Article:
Porsche 911 Super Carrera Cabriolet
Safety fears over the convertible car as a concept meant that until the 1983 Porsche 911 SC Cabriolet came along, Porsche had not produced a convertible car for over 18 years, since the 356 of the 1960’s. The SC Cabriolet was the first 911 with a fully open top, a departure from the also available Targa version which was known as the ‘Safety Cabriolet’. As a Super Carrera it came with the sought after wider body than the Carrera, as well as a 3.0 litre air-cooled flat-six engine producing a respectable 204bhp. SC Cabriolet model cars were only sold in 1983 so are one of the rarest G-Series versions, yet despite this are one of the most affordable pre-1990’s Porsche models to buy currently.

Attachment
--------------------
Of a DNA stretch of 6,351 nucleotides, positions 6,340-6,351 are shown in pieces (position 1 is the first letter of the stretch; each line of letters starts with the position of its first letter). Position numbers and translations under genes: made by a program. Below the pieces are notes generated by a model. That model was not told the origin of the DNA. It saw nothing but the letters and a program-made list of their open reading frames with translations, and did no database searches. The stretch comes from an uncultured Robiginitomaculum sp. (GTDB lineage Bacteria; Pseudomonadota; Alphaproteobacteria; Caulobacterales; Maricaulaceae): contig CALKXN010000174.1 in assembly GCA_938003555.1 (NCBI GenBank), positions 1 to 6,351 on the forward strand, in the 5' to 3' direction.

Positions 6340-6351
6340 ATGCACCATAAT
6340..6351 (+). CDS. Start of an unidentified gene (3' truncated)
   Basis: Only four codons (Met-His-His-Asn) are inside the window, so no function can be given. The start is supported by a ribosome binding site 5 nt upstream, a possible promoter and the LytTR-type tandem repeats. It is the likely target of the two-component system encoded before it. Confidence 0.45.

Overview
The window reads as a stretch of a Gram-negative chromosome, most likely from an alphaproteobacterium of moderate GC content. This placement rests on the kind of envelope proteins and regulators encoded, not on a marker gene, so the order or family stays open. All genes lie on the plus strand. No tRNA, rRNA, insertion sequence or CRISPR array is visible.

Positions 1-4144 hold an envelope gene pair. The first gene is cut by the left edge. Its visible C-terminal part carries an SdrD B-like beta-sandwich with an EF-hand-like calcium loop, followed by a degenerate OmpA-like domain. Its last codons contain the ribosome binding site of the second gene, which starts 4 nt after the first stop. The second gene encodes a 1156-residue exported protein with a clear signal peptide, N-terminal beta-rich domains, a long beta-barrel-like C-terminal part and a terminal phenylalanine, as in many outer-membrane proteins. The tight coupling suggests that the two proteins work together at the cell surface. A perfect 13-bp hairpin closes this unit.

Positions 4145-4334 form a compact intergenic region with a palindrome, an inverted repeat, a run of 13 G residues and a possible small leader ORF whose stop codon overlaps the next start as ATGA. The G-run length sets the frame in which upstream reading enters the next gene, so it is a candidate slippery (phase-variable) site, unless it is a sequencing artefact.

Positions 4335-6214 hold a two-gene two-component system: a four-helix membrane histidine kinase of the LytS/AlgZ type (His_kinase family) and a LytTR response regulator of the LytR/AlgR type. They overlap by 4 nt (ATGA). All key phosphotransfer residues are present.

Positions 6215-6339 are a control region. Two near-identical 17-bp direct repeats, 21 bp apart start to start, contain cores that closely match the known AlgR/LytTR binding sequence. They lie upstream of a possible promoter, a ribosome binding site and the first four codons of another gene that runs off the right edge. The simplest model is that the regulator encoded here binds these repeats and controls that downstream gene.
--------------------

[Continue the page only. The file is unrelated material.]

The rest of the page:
Ferrari 308 GTS Quattrovalvole
The 308 was the replacement for the Dino 246 and had been on sale since 1975 in various guises and model iterations. In 1983 the GTB and GTS Quattrovalvole went on sale with a power increase thanks to engine now featuring four valves per cylinder, hence the ‘Quattrovalvole’ naming. The 2.9 litre V8 engine now produced 240bhp and was distinguishable by small exterior changes such as the grille and front lights, and minor interior changes including a three spoke steering wheel and cloth seat centre option. The GTS nomenclature meant that the centre section of the roof was removable as a Targa top, to enjoy the sound of the mid-mounted V8 engine even more.
Mercedes Benz 190E 2.3-16